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its also possible if the sheaves have been constantly greased in the low speed position and not cycled in a long time that the grease will not let the sheaves adjust out.my deere dealer told me this a long time ago.
 

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i agree,
even if you grease it religiously, if you don't move it from time to time, it will sieze

a quick check would be to zip off the spring on the reverser sheave, if the sheaves move, thats not your problem.
you should be able to slide them off by hand

but be careful!!
back those bolts out evenly and you shouldn't have a problem.
 

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Discussion Starter #13
Ok I got it this morning. We took the coupler off, oil came out of it, took the line off, no oil. Seems the part that goes through the bracket there has a reducer in it with a tiny pinhole for oil to go through. Has those brass rod things in front to keep crud out, evidently they weren't. I knocked that reducer out and got oil through, now it works. Have to be carefull because without that reducer it changes pretty fast, but we can manage just bumping it carefully. Got the top sheaves moved back a bit and belt adjusted so the bottom has the 1/8th gap it calls for in the book and still only 500 minimum speed. Good enough I guess, I can run it up higher now if I need in corn.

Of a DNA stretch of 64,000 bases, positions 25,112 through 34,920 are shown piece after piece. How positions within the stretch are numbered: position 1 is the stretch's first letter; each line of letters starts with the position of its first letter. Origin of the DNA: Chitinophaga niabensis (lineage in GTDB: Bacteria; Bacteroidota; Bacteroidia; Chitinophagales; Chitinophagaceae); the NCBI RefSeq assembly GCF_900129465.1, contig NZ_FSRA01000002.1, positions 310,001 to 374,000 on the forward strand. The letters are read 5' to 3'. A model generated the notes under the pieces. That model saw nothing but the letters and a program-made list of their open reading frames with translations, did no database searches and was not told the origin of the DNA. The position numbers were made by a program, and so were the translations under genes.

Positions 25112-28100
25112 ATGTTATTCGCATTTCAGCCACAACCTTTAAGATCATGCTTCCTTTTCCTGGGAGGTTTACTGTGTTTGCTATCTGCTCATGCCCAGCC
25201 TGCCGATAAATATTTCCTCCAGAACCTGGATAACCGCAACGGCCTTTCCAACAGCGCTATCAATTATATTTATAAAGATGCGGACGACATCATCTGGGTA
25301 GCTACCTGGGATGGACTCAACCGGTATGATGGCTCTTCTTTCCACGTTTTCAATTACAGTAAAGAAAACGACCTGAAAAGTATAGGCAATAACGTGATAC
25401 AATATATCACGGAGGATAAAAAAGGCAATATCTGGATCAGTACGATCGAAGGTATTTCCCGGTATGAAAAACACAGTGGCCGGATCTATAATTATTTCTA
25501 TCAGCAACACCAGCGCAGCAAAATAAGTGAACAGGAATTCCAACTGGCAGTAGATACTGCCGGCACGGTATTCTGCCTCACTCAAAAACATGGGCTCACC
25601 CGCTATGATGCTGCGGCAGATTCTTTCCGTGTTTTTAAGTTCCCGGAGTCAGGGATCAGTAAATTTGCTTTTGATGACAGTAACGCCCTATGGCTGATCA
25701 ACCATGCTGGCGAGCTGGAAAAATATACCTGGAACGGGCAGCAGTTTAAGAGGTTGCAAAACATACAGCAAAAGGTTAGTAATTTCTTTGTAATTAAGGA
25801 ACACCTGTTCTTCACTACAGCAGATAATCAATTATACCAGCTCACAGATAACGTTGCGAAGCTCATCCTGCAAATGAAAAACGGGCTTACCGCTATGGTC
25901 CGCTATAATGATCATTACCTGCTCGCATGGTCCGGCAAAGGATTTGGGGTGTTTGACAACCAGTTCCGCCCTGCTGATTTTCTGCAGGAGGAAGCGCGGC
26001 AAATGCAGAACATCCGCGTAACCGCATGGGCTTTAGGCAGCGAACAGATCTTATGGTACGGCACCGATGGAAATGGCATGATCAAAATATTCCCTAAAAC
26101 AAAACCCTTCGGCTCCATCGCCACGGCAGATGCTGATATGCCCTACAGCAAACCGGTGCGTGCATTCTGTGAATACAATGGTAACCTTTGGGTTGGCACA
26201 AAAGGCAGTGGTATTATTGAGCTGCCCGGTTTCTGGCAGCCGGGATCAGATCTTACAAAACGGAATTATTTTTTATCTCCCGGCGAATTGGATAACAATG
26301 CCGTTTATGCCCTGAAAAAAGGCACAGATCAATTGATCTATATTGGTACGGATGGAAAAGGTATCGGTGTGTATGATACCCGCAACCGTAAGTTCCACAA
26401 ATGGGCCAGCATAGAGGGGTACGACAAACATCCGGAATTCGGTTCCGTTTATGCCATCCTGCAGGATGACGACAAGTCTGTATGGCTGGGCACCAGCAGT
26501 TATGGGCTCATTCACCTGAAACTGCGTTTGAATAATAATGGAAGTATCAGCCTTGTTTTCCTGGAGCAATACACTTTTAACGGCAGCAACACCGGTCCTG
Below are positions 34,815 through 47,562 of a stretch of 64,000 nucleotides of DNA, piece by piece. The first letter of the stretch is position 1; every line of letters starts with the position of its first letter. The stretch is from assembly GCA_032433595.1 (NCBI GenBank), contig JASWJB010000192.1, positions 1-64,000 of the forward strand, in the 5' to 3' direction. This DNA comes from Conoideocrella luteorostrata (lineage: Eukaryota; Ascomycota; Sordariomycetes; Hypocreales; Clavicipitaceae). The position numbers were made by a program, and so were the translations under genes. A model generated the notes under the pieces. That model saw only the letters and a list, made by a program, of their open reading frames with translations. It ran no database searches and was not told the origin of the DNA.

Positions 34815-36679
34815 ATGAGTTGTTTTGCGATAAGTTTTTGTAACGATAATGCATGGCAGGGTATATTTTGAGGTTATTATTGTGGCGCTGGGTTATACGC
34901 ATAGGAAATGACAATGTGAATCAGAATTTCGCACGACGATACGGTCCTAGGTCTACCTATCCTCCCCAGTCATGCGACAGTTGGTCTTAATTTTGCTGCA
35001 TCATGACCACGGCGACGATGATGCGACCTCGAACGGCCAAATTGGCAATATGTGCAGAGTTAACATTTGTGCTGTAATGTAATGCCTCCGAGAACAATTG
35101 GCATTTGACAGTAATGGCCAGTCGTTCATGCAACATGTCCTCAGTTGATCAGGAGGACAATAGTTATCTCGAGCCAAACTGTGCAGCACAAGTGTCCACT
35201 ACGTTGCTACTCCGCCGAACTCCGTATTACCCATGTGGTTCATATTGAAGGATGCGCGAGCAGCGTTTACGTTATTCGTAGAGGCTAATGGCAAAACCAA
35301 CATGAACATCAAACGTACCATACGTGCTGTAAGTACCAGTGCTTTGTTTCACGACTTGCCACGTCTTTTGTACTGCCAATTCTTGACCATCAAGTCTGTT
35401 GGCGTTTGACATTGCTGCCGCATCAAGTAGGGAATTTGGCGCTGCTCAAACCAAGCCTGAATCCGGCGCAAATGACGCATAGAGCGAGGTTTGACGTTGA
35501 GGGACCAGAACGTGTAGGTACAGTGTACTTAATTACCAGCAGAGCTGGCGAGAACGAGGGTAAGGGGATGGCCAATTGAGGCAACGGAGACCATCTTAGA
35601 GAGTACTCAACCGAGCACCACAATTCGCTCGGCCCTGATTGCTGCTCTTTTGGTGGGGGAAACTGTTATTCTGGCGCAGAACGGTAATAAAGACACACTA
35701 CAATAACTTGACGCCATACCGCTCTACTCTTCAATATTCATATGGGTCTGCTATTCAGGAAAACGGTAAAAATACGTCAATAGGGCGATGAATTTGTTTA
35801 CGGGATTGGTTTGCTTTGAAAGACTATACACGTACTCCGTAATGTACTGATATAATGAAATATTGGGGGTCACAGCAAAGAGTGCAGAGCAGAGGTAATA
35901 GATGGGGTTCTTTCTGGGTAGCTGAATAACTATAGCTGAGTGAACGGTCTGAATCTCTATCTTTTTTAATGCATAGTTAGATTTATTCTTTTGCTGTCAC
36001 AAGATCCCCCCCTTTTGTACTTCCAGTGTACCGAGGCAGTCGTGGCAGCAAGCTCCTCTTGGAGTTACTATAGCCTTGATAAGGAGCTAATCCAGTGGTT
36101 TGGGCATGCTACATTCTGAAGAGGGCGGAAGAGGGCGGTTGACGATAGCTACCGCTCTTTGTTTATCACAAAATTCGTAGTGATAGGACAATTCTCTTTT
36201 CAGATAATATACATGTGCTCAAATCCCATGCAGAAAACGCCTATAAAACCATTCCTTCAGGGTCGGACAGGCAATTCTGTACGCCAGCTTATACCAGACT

Also changed the chopper to slow as recommended. Should be all ready to go for corn now, if it will just dry out a bit more.
Thanks for the suggestions guys.